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Things to do in Tallinn, a Long Weekend in Estonia's Capital City

A Travel Guide to Tallinn - things to do and sights to see over a long weekend

Where is Tallinn?

Tallinn, Estonia's captivating capital is nestled on the shores of the Baltic Sea. Estonia is a country in Northeastern Europe, bordered by Russia and Latvia. Out of the three Baltic countries (Estonia, Latvia and Lithuania), Estonia has the smallest population, being home to only 1.3 million people, 450,000 of those living in Tallinn.

Why Visit Tallinn?

This enchanting city seamlessly blends medieval charm with modern vibrancy. As you wander through Tallinn's cobblestone streets you'll see medieval walls, fortified towers, narrow alleyways...the city is surrounded by beautifully preserved medieval architecture.

There's loads to do in the city but if you want to get away from the hustle and bustle, Tallinn is surrounded by beautiful coastlines and forests.

We visited Tallinn in February as a winter city break and it was really cold, so make sure you pack your thermals if your'e visiting this time of year.

Here are some of the things we did and saw over a long weekend:

1. Explore Tallinn Old Town

Visiting Tallinn's Old Town is like being transported back to Medieval times. The town is adorned with enchanting pastel-coloured buildings, hidden courtyards and is home to architectural wonders as well as bars, restaurants and cafes.

Tallinn Old Town
Tallinn Old Town

2. Go to Alexander Nevsky Cathedral

Located atop Toompea Hill in the heart of the Old Town, this grand Orthodox cathedral showcases striking Russian Revival architecture with its magnificent onion domes and intricate ornamental details. This breathtaking masterpiece is a must visit for anyone visiting Tallinn.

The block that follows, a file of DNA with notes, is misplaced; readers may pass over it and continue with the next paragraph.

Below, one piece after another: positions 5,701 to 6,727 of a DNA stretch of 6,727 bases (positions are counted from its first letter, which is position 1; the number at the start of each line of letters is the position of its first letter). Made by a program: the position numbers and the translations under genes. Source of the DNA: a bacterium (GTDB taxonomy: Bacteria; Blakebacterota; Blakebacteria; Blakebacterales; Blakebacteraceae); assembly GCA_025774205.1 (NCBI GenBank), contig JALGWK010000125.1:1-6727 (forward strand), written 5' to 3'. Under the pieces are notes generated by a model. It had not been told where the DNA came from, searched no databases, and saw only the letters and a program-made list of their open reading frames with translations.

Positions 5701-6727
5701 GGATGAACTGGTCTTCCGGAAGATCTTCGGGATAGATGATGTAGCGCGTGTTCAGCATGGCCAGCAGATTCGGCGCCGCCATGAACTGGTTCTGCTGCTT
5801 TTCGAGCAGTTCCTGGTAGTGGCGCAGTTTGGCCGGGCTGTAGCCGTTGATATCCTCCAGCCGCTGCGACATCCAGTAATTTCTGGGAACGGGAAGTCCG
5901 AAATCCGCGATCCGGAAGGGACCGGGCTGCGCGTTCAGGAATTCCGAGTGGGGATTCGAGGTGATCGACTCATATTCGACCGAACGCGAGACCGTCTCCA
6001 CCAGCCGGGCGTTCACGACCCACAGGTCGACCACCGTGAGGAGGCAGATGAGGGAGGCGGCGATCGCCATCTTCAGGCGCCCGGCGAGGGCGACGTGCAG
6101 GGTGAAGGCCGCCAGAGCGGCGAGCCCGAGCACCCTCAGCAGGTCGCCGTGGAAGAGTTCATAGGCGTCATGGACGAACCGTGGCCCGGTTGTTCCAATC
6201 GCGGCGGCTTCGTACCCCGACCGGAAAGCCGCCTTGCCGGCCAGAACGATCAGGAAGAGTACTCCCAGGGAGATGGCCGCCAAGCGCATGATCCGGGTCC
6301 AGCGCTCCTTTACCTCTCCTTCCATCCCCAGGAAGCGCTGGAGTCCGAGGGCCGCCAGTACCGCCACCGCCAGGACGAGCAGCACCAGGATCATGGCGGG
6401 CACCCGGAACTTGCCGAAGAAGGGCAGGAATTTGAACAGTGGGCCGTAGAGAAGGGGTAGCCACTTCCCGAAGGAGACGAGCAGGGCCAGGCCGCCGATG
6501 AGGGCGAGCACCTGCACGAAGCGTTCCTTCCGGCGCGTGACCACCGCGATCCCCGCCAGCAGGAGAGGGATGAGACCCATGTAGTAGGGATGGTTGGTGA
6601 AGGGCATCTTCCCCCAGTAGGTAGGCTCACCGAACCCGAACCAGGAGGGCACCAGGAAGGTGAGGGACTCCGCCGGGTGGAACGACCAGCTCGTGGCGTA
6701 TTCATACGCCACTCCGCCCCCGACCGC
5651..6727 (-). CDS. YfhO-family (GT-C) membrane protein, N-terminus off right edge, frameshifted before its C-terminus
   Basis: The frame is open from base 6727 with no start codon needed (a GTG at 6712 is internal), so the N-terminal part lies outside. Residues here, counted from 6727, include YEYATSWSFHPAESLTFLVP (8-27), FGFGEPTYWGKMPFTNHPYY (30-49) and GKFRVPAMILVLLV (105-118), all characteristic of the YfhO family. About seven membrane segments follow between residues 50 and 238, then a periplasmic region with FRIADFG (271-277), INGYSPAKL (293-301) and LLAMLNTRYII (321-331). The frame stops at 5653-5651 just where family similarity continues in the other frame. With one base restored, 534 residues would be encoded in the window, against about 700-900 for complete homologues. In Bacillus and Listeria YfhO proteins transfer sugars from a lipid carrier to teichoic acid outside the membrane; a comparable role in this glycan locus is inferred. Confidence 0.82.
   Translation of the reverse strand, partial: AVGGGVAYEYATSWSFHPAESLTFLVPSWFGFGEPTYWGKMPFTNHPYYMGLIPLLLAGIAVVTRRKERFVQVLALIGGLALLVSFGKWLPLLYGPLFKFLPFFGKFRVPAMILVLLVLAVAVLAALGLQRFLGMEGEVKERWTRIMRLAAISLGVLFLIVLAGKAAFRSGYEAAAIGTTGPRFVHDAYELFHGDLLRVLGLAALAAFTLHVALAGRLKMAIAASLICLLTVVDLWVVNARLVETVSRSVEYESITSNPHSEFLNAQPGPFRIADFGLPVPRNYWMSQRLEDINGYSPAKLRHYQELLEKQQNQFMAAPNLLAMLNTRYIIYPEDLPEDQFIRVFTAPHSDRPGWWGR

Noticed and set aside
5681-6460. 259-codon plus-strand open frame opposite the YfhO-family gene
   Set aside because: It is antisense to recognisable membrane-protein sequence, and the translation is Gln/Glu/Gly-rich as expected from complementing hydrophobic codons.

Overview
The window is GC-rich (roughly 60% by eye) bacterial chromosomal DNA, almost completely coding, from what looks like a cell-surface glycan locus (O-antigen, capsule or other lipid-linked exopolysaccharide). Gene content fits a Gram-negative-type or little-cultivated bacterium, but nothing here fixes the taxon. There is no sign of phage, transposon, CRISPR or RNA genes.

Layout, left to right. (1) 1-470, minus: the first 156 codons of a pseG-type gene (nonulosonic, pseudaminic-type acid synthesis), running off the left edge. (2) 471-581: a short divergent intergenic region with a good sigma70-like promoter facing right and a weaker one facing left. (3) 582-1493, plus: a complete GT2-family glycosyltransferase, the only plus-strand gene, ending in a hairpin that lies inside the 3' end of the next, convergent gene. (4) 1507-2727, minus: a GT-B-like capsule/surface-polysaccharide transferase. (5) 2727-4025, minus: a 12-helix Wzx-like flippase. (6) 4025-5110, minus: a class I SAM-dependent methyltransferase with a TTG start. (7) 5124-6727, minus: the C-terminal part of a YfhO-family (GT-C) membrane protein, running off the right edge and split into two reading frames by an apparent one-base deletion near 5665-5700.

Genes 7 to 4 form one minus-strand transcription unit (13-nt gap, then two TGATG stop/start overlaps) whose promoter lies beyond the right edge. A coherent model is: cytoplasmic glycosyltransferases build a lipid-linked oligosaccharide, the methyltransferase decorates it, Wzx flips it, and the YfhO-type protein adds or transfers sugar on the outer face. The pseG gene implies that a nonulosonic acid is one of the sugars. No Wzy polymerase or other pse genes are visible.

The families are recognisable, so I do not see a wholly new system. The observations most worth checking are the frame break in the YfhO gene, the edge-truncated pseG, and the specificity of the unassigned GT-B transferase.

Alexander Nevsky Cathedral
Alexander Nevsky Cathedral

3. Climb the Hill to Toompea Castle

Perched on Toompea Hill, Toompea Castle is worth the climb up the many steps. This medieval fortress, with its imposing stone walls and distinctive towers, offers panoramic views of the city below.

Toompea Castle Tallinn
Toompea Castle

4. Visit Tallinn Town Hall

Dating back to the 13th century Tallinn Town Hall is a magnificent Gothic masterpiece set in the heart of the city's Old Town.

Tallinn Town Hall
Tallinn Town Hall

5. Go to the Observation Deck at St. Olav's Church

St. Olaf's Church, an iconic landmark in Tallinn, captivates with its towering spire that dominates the city's skyline. Originally built in the 12th century, this Gothic-style church offers visitors panoramic views of Tallinn from its observation deck.

St. Olav's Church Tallinn
St. Olav's Church

6. Check out St. Catherine's Passage

St. Catherine's Passage is a narrow cobblestone pathway flanked by historic buildings and artisan workshops, offering a glimpse into this medieval city.

St. Catherine's Passage Tallinn
St. Catherine's Passage

7. Walk the Medieval City Walls

Over a mile of medieval city walls still exist in Tallinn and you can walk across them view the city from above. Head to Helleman Tower, where you can walk for 200m and take in the panoramic views of Tallinn. It costs about £5 to go up to the tower, see the art inside and do the walk.

Medieval City Walls Tallinn
Medieval City Walls, Tallinn

8. Have a Traditional Medieval Meal at Ill Draakon

Ill Draakon is a must-visit medieval tavern in the main square of Tallinn's Old Town, where you can sample some very interesting dishes. With its rustic interior and staff dressed in period costumes, it offers a unique experience, serving up hearty traditional dishes and transporting visitors back in time to the medieval era. We had ox ribs, dried wild boar, pastries with a mystery meat in (the drawing on the label looked like a badger) and a pig's tail (which was pretty disgusting).

Ill Draakon Tallinn
Ill Draakon, Tallinn

9. Swim in the Baltic Sea at Iglupark

This was one of my favourite experiences in Tallinn. About a 20 minute Uber taxi from the centre of Tallinn, Iglupark offers visitors the opportunity to swim in the ice cold Baltic Sea and then warm up in saunas after. You can book a private sauna for a group (of up to 10) for around 85 Euros that includes showers, toiletries, a fridge and outdoor furniture. If you are part of a smaller group, you can do the 'Morning Sauna' (between 8am-12pm everyday) instead, where they have one sauna open to people who want to swim and use it and it costs 20 Euros.

Iglupark Tallinn
Iglupark, Tallinn

10. Go for a Walk in Valdeku Park (Nomme)

Escape the city life of Tallinn by getting the train from the main station (Baltic Station) in the city centre to Nomme, where you will find Valdeku Park. When we went it was snowing so we explored the beautiful picturesque forest that was like a winter wonderland.

Valdeku Park Tallinn Forest
Valdeku Park, Tallinn

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